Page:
Kamis, 28 Februari 2013

Rambut yang Terus Tumbuh pada Boneka Okiku

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Seorang peneliti jepang mengungkapkan bahwa dari hasil uji forensik rambut yang ditumbuhkan boneka ini sama persis dengan rambut pada anak usia 10 tahun.

Nama Okiku ini diambil dari seorang anak yang sedang bermain dengan boneka dengan ukuran tinggi 40 sentimeter, berpakaian kimono dengan mata hitam seperti manik-manik dan rambut yang lebat. Boneka Okiku telah ada di kuil Mannenji di kota Iwamizawa Prefektur Hokkaido) sejak tahun 1938.

Awalnya boneka ini dibeli tahun 1918 oleh seorang pemuda bernama Eikichi Suzuki di sapporo, Di sana ia melihat sebuah boneka cantik Jepang dengan Kimono. Boneka ini dibeli Eikichi untuk adiknya yang berumur 2 tahun yang bernama Okiku, anak ini sangat menyenangi boneka ini dan memainkannya setiap hari.

Tapi sayang, Okiku meninggal tak lama setelah itu karena demam. Kemudian pada saat pemakamannya, Keluarga ingin memasukkan boneka ke dalam peti mati-nya tapi entah mengapa mereka lupa. Keluarga gadis tersebut kemudian menempatkan boneka itu di altar rumah tangga dan berdoa untuk setiap hari dalam rangka memperingati Okiku. Beberapa waktu kemudian, mereka melihat rambut mulai tumbuh.




 Tahun 1938 keluarga Suzuki pindah ke shakalin, boneka okiku akhirnya dititipkan di kuil Mannenji di Hokkaido. Menurut pendeta di kuil itu, boneka tradisional jepang selalu berambut pendek, dia juga membenarkan kalau rambut boneka okiku terus memanjang, walaupun dipotong terus secara berkala, tapi rambutnya tumbuh terus.

Menurut kuil, boneka tradisional awalnya memiliki rambut dipotong pendek, tapi seiring waktu terus bertambah panjang sekitar 25 sentimeter, hingga ke lutut boneka.Meskipun rambut boneka ini dipotong secara berkala , namun menurut cerita rambut tersebut tumbuh lagi.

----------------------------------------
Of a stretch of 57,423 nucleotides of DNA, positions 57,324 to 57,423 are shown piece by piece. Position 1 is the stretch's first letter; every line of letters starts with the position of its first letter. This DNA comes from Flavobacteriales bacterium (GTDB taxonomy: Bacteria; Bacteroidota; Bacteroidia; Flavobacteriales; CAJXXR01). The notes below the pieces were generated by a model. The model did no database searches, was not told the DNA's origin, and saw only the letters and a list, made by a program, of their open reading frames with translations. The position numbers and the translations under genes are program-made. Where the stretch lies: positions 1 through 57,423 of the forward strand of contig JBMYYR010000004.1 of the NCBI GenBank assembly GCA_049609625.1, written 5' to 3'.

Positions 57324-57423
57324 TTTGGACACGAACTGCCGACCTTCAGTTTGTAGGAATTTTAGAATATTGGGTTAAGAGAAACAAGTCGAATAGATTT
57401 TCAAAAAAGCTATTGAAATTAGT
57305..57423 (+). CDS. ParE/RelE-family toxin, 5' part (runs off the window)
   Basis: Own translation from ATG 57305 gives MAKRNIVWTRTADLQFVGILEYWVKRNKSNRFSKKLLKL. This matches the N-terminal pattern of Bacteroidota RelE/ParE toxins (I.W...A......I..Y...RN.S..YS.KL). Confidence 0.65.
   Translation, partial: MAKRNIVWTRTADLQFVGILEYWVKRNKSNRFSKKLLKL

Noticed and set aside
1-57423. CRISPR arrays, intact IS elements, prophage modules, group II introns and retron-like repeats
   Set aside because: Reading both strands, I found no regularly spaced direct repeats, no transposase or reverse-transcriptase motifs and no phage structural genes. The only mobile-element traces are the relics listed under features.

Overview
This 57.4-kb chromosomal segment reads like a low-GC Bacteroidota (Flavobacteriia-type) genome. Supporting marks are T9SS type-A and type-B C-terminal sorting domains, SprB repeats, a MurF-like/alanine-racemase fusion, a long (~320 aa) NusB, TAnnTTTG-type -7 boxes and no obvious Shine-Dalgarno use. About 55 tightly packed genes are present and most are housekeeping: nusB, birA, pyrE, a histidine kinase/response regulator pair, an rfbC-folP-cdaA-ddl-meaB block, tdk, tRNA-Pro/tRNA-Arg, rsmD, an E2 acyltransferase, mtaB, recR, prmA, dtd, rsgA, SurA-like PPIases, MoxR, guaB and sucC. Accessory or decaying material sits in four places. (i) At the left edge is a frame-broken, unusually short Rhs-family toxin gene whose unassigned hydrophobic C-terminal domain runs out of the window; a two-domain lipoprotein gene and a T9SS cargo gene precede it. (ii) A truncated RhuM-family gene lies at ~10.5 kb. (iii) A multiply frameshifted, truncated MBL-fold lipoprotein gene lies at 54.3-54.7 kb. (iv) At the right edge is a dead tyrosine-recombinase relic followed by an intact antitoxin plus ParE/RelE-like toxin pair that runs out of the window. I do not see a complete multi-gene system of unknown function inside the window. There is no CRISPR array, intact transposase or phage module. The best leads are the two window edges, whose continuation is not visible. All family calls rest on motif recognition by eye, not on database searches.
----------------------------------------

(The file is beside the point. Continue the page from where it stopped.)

Menurut pengakuan dari beberapa orang yang pernah melihat boneka Okiku tersebut, di malam hari boneka ini selalu membuka tutup mulutnya seolah meminta makan. Sampai saat ini, belum ditemukan penjelasan logis tentang misteri rambut boneka Okiku ini. Namun dipercaya, roh Okiku masuk dan tinggal di dalam boneka tersebut.

Selasa, 29 Januari 2013

Astronomy Calendar of Celestial Events for Calendar Year 2013

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Calendar of Celestial Events for Calendar Year 2013




January 3, 4 - Quadrantids Meteor Shower. The Quadrantids are an above average shower, with up to 40 meteors per hour at their peak. The shower usually peaks on January 3 & 4, but some meteors can be visible from January 1 - 5. The near last quarter moon will hide many of the fainter meteors with its glare. Best viewing will be from a dark location after midnight. Look for meteors radiating from the constellation Bootes.

January 11 - New Moon. The Moon will be directly between the Earth and the Sun and will not be visible from Earth. This phase occurs at 19:44 UTC.

January 27 - Full Moon. The Moon will be directly opposite the Earth from the Sun and will be fully illuminated as seen from Earth. This phase occurs at 04:38 UTC. This full moon was known by early Native American tribes as the Full Wolf Moon because this was the time of year when hungry wolf packs howled outside their camps. This moon has also been know as the Old Moon and the Moon After Yule.


February 10 - New Moon. The Moon will be directly between the Earth and the Sun and will not be visible from Earth. This phase occurs at 07:20 UTC.